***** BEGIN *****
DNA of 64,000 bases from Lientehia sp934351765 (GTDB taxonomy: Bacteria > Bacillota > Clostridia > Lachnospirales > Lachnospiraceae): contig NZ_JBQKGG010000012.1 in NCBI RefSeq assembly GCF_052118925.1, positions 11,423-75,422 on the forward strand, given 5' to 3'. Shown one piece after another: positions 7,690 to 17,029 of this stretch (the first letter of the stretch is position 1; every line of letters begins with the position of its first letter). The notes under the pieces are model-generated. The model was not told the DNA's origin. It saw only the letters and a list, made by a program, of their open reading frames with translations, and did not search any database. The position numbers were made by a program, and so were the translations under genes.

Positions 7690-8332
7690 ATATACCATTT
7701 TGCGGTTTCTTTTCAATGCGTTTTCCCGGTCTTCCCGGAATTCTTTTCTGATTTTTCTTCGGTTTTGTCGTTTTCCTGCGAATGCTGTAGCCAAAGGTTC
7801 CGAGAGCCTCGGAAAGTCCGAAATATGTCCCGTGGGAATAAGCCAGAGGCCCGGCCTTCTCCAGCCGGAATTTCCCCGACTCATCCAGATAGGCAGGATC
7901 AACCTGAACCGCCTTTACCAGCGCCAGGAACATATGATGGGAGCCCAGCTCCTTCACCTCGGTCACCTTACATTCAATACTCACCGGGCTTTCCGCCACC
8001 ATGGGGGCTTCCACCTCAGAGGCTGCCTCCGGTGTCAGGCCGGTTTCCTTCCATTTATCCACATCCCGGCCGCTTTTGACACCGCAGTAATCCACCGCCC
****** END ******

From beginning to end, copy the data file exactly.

DNA of 64,000 bases from Lientehia sp934351765 (GTDB taxonomy: Bacteria > Bacillota > Clostridia > Lachnospirales > Lachnospiraceae): contig NZ_JBQKGG010000012.1 in NCBI RefSeq assembly GCF_052118925.1, positions 11,423-75,422 on the forward strand, given 5' to 3'. Shown one piece after another: positions 7,690 to 17,029 of this stretch (the first letter of the stretch is position 1; every line of letters begins with the position of its first letter). The notes under the pieces are model-generated. The model was not told the DNA's origin. It saw only the letters and a list, made by a program, of their open reading frames with translations, and did not search any database. The position numbers were made by a program, and so were the translations under genes.

Positions 7690-8332
7690 ATATACCATTT
7701 TGCGGTTTCTTTTCAATGCGTTTTCCCGGTCTTCCCGGAATTCTTTTCTGATTTTTCTTCGGTTTTGTCGTTTTCCTGCGAATGCTGTAGCCAAAGGTTC
7801 CGAGAGCCTCGGAAAGTCCGAAATATGTCCCGTGGGAATAAGCCAGAGGCCCGGCCTTCTCCAGCCGGAATTTCCCCGACTCATCCAGATAGGCAGGATC
7901 AACCTGAACCGCCTTTACCAGCGCCAGGAACATATGATGGGAGCCCAGCTCCTTCACCTCGGTCACCTTACATTCAATACTCACCGGGCTTTCCGCCACC
8001 ATGGGGGCTTCCACCTCAGAGGCTGCCTCCGGTGTCAGGCCGGTTTCCTTCCATTTATCCACATCCCGGCCGCTTTTGACACCGCAGTAATCCACCGCCC